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SOLUTION 1

Fence and exclude from grazing

 

1.5  Establishment & Management of fence and exclude from grazing

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Establishment

As discussed in Section 1.2, the different species of samphire differ significantly in their salinity and waterlogging tolerance. Some species are suited to highly inundated situations, while other species tend to colonise the slightly drier peripheries or well drained banks within a saline area.

Identification of the individual samphire species is not easy without botanical training as it relies on observations of the morphology of highly modified stems and flowers (see Figure 1.1). Therefore identifying and then selecting seed from particular species is not recommended.

For farmers wanting to assist the establishment of samphire on their suitable saline land, the recommended method is to fence off the area and let nature take its course.

An alternative is to identify local sites with similar levels of waterlogging and salinity and collect seed from there. This involves harvesting the shoots or whole plants by hand or with a forage harvester, and spreading the harvested material on the ground. Tickling the soil surface with a scarifier can also help create seed niches. On some SGSL Producer Network sites various mulches were used on scalds to help establish salt tolerant species.

As different species can tolerate different conditions, this seed should be sourced from local sites with similar salinity/waterlogging profiles for best results. For more information, see Samphire for waterlogged saltland.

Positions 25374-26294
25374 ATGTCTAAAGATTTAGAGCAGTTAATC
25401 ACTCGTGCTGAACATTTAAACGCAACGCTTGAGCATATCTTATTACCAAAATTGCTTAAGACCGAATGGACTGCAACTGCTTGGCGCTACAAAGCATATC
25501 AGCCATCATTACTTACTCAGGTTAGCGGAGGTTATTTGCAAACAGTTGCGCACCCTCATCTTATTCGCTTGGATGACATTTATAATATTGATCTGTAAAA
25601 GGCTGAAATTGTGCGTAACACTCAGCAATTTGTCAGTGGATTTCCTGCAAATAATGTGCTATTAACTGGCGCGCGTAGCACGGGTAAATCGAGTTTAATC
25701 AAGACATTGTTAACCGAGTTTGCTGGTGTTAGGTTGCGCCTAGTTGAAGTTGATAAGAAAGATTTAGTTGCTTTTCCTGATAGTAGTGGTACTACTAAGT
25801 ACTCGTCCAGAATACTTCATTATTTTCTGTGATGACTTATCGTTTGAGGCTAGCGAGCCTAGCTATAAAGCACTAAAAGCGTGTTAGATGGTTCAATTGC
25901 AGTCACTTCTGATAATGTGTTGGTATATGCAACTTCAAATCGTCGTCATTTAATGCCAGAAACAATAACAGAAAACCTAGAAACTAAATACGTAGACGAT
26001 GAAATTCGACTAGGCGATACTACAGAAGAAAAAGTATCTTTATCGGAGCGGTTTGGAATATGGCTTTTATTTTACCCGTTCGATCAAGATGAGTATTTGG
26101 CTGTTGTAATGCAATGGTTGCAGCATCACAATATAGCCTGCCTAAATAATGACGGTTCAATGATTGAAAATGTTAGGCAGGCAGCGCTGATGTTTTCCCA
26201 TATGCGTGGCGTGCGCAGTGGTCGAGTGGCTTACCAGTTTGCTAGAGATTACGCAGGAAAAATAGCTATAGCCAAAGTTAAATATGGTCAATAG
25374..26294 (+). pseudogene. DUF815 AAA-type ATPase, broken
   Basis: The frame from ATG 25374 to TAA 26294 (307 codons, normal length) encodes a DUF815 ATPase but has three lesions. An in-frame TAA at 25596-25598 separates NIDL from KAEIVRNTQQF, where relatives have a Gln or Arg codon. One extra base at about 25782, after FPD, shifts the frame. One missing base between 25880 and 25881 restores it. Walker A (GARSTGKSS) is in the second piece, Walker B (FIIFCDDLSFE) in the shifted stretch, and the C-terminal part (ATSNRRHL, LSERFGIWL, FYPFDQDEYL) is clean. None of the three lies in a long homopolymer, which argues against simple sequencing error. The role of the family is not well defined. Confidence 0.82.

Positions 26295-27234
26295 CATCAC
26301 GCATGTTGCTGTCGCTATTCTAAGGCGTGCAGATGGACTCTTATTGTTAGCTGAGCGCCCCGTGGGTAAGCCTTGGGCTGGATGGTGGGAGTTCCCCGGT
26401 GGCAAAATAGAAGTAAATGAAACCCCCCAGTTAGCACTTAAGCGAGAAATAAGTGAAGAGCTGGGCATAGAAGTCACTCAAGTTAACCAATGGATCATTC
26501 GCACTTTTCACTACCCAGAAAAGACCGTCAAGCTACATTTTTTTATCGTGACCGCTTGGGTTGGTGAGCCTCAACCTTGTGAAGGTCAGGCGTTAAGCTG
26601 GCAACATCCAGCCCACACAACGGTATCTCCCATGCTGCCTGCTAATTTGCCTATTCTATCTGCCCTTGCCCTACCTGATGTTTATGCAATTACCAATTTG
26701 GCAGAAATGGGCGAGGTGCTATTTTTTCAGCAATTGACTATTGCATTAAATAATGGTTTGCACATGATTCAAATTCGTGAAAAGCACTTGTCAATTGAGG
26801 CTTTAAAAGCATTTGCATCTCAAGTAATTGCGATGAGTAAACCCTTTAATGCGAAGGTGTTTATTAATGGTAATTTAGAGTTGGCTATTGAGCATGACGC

Under controlled conditions, seed germination is affected by soil salinity, temperatures and seed scarification. In practical terms, samphires will germinate in spring after soils have been leached by rainfall and/or floodwaters. Therefore, the best time to collect and spread the appropriate samphire species across a site is in autumn after flowering and seed set.

Once some samphire has been established on a site, the stands may be thickened up by cultivating bare areas to encourage soil leaching and create niches in which seeds can lodge.

Weed and vermin control around the margins of sites suited to this saltland solution will require attention. However, with the levels of salinity and waterlogging that will be present, weeds have little chance of establishing.

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Management

Fencing off highly saline areas and excluding them from grazing is essentially a decision not to actively manage that part of the farm.

There are some management considerations associated with assisting the site to become colonised with samphire if it is not already present on the site, as outlined in Section 1.5 above.

Areas of the farm that have been converted to conservation rather than production still require some oversight to ensure they do not represent a fire risk, a haven for weeds and feral pests, or erosion sites. Many of these risks are negligible for the core area that will by highly saline and waterlogged, but areas are rarely uniform in shape and fencing them off will inevitably include some less saline, or even non-saline land that may create a haven for weeds or vertebrate pests.

Samphire-dominated sites are not recommended for grazing as it can affect plant survival and seed set, and the high salt concentrations in the forage will have adverse effects on the grazing animals.

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